fbpx
 

SAULT STE. MARIE, Mich.— Best-selling author Angeline Boulley was dropping her mother off at a doctor’s appointment on Wednesday morning when her phone alerted her that TIME magazine had named her book, Firekeeper’s Daughter, to its Best Young Adult Books of All-Time list.

“I’m still speechless, so the next time you interview me, I will be much more articulate,” Boulley, a tribal citizen of the Sault Ste. Marie Tribe of Chippewa Indians, told Native News Online Thursday morning.

Want more Native News? Get the free daily newsletter today.

Firekeeper’s Daughter is the first book by Boulley, who previously worked for the U.S. Dept. of Education in Washington, D.C. before moving back to Michigan to be closer to her aging parents. Released in March 2021, it made the New York Times best seller list during the first week of April.

TIME describes the book as “part thriller, part romance and part examination of Indigenous identity.”

“Boulley’s forceful and thought-provoking debut questions many of the tropes around policing that often appear in the crime genre,” TIME writes.

“I think the public was primed and ready for a thriller that provides a glimpse into Indigenous identity,” Boulley said. 

Boulley posted this message on her Facebook page: “Ummm…this happened today. My debut novel FIREKEEPER’S DAUGHTER was named by TIME magazine as one of the Best YA Books of All Time. My book is #100 because it’s the most recently released and the list is in chronological order.”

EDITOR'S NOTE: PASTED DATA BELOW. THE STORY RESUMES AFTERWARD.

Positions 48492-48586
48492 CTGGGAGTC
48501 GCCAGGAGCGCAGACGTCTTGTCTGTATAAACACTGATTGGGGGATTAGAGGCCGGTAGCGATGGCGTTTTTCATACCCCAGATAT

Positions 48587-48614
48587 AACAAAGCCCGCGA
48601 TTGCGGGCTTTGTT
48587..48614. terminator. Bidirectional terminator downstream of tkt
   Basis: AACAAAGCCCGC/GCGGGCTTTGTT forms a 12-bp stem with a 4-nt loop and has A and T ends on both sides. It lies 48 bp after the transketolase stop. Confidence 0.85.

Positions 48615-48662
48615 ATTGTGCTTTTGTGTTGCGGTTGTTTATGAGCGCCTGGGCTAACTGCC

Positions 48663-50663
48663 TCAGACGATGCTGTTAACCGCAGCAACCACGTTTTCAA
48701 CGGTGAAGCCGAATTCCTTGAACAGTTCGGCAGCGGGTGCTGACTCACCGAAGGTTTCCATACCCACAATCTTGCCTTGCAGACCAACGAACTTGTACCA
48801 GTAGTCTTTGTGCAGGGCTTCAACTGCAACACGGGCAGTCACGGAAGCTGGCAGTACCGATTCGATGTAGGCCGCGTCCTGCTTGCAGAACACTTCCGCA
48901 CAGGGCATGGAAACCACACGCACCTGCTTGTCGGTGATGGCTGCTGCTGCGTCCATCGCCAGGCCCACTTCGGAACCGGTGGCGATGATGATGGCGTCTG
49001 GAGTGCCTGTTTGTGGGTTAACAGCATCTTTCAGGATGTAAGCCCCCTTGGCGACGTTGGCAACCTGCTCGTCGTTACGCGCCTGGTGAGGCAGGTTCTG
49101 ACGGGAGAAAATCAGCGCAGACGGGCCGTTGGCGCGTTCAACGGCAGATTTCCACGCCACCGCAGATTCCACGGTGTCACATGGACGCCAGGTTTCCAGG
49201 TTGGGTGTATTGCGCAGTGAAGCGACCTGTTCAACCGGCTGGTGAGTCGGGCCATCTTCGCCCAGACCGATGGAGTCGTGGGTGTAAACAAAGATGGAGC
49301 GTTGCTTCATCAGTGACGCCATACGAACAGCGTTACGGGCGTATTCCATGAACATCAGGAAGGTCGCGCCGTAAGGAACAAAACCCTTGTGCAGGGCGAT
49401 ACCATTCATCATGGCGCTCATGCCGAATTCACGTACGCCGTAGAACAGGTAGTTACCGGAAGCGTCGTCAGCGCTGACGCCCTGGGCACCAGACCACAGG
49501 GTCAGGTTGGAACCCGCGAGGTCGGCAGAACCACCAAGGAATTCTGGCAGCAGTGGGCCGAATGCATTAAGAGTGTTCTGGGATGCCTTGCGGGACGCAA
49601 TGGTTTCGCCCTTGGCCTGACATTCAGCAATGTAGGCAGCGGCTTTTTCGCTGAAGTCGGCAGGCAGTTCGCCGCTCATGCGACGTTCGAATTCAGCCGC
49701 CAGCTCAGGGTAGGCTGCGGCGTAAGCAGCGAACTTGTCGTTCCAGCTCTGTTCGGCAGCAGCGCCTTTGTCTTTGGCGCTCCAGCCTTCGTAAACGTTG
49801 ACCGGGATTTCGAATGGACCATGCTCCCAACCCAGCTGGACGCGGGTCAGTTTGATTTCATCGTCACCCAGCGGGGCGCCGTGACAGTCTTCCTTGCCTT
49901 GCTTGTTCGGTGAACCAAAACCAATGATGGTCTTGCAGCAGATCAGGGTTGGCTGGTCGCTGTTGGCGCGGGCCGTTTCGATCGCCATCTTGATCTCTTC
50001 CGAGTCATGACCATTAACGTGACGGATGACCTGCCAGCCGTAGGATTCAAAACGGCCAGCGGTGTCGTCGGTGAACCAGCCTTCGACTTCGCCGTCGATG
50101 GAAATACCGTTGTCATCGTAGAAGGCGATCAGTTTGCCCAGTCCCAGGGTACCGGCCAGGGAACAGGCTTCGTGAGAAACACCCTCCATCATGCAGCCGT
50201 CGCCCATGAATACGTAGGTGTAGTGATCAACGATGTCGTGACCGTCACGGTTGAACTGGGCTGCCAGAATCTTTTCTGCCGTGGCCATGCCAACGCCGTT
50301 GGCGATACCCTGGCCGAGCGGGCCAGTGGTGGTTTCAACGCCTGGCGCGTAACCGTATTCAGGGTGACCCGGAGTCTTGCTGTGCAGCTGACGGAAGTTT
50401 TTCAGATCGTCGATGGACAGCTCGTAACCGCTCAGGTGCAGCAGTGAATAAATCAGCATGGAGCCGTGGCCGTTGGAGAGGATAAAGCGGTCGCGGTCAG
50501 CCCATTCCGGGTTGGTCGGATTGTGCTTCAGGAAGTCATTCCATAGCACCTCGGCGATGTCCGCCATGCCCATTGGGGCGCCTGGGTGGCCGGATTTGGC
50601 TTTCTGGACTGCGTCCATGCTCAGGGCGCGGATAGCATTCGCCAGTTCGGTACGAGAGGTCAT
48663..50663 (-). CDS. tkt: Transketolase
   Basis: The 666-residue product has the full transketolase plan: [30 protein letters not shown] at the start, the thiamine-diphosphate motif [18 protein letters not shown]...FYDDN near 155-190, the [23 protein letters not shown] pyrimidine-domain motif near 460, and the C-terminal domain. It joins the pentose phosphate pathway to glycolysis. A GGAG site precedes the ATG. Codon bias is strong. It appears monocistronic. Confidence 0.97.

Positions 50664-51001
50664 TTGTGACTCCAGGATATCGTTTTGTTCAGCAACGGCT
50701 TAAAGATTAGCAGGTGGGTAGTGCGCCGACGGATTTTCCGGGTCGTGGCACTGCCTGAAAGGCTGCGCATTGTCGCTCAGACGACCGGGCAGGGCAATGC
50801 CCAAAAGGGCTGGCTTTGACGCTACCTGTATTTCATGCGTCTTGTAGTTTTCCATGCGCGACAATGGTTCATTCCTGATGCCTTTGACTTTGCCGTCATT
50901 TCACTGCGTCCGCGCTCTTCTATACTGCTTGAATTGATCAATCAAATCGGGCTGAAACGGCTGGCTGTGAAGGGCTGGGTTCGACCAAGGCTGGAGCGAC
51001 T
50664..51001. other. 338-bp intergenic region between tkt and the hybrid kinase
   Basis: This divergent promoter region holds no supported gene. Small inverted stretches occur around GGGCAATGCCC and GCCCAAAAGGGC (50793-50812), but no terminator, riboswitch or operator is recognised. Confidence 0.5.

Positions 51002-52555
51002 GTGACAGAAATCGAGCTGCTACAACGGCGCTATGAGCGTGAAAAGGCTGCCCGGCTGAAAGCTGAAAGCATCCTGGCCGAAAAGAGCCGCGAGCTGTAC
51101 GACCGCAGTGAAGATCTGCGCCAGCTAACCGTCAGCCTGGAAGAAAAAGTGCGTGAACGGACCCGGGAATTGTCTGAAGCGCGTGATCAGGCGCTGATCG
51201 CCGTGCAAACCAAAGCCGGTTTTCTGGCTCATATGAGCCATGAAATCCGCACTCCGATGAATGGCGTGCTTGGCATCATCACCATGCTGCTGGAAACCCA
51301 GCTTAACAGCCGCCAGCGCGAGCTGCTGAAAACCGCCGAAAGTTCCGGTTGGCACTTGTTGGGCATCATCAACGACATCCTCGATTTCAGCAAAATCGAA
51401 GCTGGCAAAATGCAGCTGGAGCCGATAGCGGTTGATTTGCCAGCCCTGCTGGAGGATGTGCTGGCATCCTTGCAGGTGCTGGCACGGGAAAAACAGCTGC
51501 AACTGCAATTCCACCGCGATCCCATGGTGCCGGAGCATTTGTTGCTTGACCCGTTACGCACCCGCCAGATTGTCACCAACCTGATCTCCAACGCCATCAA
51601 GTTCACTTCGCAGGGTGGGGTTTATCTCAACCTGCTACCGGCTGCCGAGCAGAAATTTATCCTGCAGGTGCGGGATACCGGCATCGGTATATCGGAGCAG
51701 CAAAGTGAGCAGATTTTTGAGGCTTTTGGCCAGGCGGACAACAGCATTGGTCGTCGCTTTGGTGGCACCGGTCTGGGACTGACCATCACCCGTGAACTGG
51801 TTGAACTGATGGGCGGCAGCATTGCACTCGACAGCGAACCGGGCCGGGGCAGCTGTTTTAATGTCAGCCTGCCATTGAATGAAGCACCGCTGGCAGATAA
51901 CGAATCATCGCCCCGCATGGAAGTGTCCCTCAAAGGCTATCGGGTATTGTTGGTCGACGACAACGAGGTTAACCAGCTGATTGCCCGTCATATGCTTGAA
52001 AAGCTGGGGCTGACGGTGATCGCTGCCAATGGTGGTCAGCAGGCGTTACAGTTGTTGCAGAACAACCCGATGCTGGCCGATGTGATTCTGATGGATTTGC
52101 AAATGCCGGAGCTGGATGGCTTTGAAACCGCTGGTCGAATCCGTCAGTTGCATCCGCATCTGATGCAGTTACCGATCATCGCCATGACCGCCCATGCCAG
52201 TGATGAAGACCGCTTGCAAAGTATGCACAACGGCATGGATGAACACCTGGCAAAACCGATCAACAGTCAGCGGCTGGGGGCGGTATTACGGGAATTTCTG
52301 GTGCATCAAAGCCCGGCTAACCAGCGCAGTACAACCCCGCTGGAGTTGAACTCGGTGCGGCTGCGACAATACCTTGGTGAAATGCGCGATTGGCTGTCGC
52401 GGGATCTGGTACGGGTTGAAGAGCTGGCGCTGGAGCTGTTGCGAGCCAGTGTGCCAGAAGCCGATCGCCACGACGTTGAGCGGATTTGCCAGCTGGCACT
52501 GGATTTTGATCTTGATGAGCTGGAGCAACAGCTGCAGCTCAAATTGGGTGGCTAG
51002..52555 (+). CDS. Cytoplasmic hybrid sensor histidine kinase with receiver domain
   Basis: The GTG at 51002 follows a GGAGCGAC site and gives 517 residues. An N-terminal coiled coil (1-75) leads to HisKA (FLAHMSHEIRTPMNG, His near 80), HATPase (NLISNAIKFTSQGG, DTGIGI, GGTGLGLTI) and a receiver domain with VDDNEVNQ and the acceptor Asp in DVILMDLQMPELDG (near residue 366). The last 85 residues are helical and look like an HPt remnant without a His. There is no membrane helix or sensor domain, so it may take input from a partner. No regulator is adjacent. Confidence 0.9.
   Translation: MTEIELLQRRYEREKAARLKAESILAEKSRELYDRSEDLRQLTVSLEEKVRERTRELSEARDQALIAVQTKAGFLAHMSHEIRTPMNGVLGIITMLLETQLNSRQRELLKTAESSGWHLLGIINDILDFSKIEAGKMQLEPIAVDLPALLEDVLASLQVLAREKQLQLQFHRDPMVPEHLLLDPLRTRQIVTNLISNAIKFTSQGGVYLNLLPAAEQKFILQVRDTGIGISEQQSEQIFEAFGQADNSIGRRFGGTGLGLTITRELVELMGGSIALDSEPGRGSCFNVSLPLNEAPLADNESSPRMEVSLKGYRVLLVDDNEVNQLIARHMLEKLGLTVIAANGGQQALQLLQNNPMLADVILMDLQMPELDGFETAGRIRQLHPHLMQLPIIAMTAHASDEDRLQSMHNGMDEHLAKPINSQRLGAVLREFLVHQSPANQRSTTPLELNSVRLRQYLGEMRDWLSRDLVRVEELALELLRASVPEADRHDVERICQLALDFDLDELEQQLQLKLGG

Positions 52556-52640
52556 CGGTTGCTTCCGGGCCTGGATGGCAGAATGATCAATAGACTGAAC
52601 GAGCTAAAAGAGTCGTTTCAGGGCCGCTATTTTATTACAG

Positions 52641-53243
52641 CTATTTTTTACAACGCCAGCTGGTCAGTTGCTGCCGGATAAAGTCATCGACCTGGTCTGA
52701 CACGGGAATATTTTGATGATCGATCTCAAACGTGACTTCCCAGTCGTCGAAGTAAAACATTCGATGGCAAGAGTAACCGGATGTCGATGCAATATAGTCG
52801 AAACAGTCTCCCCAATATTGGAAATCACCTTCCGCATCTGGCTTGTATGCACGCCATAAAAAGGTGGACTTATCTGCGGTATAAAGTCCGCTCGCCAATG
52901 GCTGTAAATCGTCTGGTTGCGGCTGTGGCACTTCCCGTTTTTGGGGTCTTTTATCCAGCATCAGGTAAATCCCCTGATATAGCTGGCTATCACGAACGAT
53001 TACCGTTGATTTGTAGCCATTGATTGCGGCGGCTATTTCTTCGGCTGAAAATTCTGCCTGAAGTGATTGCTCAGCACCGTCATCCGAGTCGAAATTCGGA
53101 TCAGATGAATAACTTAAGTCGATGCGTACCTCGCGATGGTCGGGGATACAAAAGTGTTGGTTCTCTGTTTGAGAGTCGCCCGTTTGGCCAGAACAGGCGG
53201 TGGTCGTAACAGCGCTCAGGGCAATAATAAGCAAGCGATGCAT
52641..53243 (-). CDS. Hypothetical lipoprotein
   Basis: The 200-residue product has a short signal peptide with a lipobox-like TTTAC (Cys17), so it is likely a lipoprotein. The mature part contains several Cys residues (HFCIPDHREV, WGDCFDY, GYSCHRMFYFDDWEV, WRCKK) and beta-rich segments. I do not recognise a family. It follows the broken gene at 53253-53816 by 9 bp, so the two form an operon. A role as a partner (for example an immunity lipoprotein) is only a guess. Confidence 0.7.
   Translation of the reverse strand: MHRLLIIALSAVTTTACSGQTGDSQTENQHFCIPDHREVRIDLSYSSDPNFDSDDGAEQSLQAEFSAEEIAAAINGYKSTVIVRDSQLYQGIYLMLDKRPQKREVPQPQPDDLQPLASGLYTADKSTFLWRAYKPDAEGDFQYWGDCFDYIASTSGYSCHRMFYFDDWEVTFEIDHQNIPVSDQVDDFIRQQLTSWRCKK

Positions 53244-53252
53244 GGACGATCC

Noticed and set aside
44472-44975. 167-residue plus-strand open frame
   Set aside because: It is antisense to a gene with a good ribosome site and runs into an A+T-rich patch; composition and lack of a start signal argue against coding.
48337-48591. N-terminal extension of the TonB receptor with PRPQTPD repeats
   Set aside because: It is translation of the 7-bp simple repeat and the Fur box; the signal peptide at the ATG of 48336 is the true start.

Sault Ste. Marie Tribe Chairperson Aaron Payment is proud of Boulley’s success and said this to Native News Online:

“Angeline is my beshik natawiss - my first cousin. She is the hardest working, most genuine person I know so I am not surprised at her success. She is also an educational leader who has dedicated her life to Indian education. As Chairperson of our tribe, it is with great respect that I congratulate her on her current success and wait in anticipation of her small screen adaptation and her next book.”

Firekeeper’s Daughter has been optioned by the Obamas’ production company to be adapted into a Netflix series.

Read TIME’s article.

More Stories Like This

PHOTO FINISH: Unseen images from an epic exploration of Alaska Native culture are finally seeing the light
Here’s What’s Going On In Indian Country: Sept. 10
NEW WAVE: Muscogee muralist paints a vivid, modern vision of Luiseno land 
Rincoin Brewery Mural
‘Reservation Dogs’ to Get a Second Season

Native Perspective.  Native Voices.  Native News. 

We launched Native News Online because the mainstream media often overlooks news that is important is Native people. We believe that everyone in Indian Country deserves equal access to news and commentary pertaining to them, their relatives and their communities. That's why the story you’ve just finished was free — and we want to keep it that way, for all readers.  We hope you'll consider making a donation to support our efforts so that we can continue publishing more stories that make a difference to Native people, whether they live on or off the reservation. Your donation will help us keep producing quality journalism and elevating Indigenous voices. Any contribution of any amount — big or small — gives us a better, stronger future and allows us to remain a force for change. Donate to Native News Online today and support independent Indigenous journalism. Thank you.

About The Author
Levi Rickert
Author: Levi Rickert
Levi Rickert (Prairie Band Potawatomi Nation) is the founder, publisher and editor of Native News Online. He can be reached at [email protected]